2. November 21, 2012 at 7:46 AM

    In this study, the patients had identified emotional issues. They were coping. To then conclude that the internet was their problem was an unwarranted conclusion. It’s more complicated than that. I object to researchers (or more often the media) looking to blame one thing, and put a label on it, when the problem is far more complicated than that.

  3. One Eyed Jack
    November 21, 2012 at 11:49 AM

    Remove the internet and they will redirect their addictive behavior to another outlet.

    It’s not the internet, it’s the patient’s addictive personality. So, it’s a bit of a misnomer to label it as “internet” addiction.

  4. Brian
    November 21, 2012 at 7:57 PM

    *They were having a particularly difficult time with life and sought out companionship online. It didn’t work out well. I don’t see how this qualifies as “internet addiction”.*

    Typical doctor. Don’t treat the problem- call it something else and pill ’em up. Having been thru this- I can tell you it’s nothing more than a ploy to sell more meds. My problems (not all, but enough) were solved with companionship, and a direction in life. A little meaning, and I’m pretty much stable and happy. Why wouldnt it work for others?

  5. macdoktor
    November 21, 2012 at 8:35 PM

    From the original article:

    “Two patients began to feel vulnerable as a result of sharing private information, and one even experienced tactile hallucinations, believing that the person beyond the screen was physically touching her.”


    “Some of the problematic features of the Internet relate to issues of geographical and spatial distortion, the absence of non-verbal cues, and the tendency to idealize the person with whom someone is communicating, becoming intimate without ever meeting face-to-face.”

    In other words, social media have a particular uncanniness that leads to misunderstandings. The normal forms of human interaction are confused and distorted by the medium. What Internet user hasn’t committed a faux pas because of the lack of verbal cues? Some have fallen in love with people they have never seen. In the case of these patients, I would speculate that the use of social media merely exacerbated their existing problems or brought underlying problems to the surface. What separates us from them is that we can recover from such mistakes and adapt to this new version of reality–or run from it. At worst, social media are a new snare for the vulnerable.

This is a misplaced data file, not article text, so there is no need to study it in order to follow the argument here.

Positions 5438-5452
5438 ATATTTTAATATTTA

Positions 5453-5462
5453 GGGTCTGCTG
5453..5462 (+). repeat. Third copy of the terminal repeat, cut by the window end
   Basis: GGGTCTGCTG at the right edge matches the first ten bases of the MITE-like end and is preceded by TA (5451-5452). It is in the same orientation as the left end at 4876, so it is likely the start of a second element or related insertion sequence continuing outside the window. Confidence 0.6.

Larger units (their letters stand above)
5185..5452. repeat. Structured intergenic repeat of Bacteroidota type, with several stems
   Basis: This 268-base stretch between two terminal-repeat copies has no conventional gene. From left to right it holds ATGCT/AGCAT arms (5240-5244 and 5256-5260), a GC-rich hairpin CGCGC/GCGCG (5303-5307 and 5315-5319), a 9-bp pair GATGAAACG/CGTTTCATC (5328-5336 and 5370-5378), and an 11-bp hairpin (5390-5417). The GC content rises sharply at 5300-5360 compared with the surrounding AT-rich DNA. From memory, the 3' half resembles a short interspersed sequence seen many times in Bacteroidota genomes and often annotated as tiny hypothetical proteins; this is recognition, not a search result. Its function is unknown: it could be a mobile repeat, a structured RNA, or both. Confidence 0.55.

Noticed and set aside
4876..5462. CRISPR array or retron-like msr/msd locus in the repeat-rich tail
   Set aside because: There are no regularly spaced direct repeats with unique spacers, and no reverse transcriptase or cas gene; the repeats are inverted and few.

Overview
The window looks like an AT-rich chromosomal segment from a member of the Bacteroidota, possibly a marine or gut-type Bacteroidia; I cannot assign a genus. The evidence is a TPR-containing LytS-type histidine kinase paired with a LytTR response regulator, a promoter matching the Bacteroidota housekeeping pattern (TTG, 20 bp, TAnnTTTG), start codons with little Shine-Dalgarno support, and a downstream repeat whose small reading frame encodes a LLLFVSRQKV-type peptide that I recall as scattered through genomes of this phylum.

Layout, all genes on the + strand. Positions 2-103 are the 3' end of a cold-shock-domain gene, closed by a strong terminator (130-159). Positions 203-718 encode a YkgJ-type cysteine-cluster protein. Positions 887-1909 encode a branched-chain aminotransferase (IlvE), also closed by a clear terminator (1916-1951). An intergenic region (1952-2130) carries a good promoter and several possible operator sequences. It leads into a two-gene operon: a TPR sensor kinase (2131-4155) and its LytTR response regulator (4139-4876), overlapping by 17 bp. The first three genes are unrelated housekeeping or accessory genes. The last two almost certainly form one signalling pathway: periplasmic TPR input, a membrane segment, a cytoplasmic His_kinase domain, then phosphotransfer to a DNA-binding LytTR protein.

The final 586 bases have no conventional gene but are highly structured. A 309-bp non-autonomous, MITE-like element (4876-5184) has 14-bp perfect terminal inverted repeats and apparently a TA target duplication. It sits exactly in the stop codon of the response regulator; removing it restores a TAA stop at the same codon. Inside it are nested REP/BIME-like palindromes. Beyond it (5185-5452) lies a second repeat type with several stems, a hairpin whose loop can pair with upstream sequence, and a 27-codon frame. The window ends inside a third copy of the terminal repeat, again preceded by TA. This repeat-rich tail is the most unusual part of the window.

It is not necessary to use buzzwords like “internet Addiction” to describe old pathologies interacting with new technologies. This does not constitute a new psychopathology but rather new vectors for old ones. There is no reframing.

    A man who plays Warcraft for 40 hours straight and dies from dehydration/cardiac arrest is an “addict”–a gaming addict.

  6. November 22, 2012 at 9:21 AM

    I don’t see that it was a “typical doctor” move or that they were treated with pills.

    There are MANY doctors that do not automatically prescribe anti-depressants or pills but recommend lifestyle changes.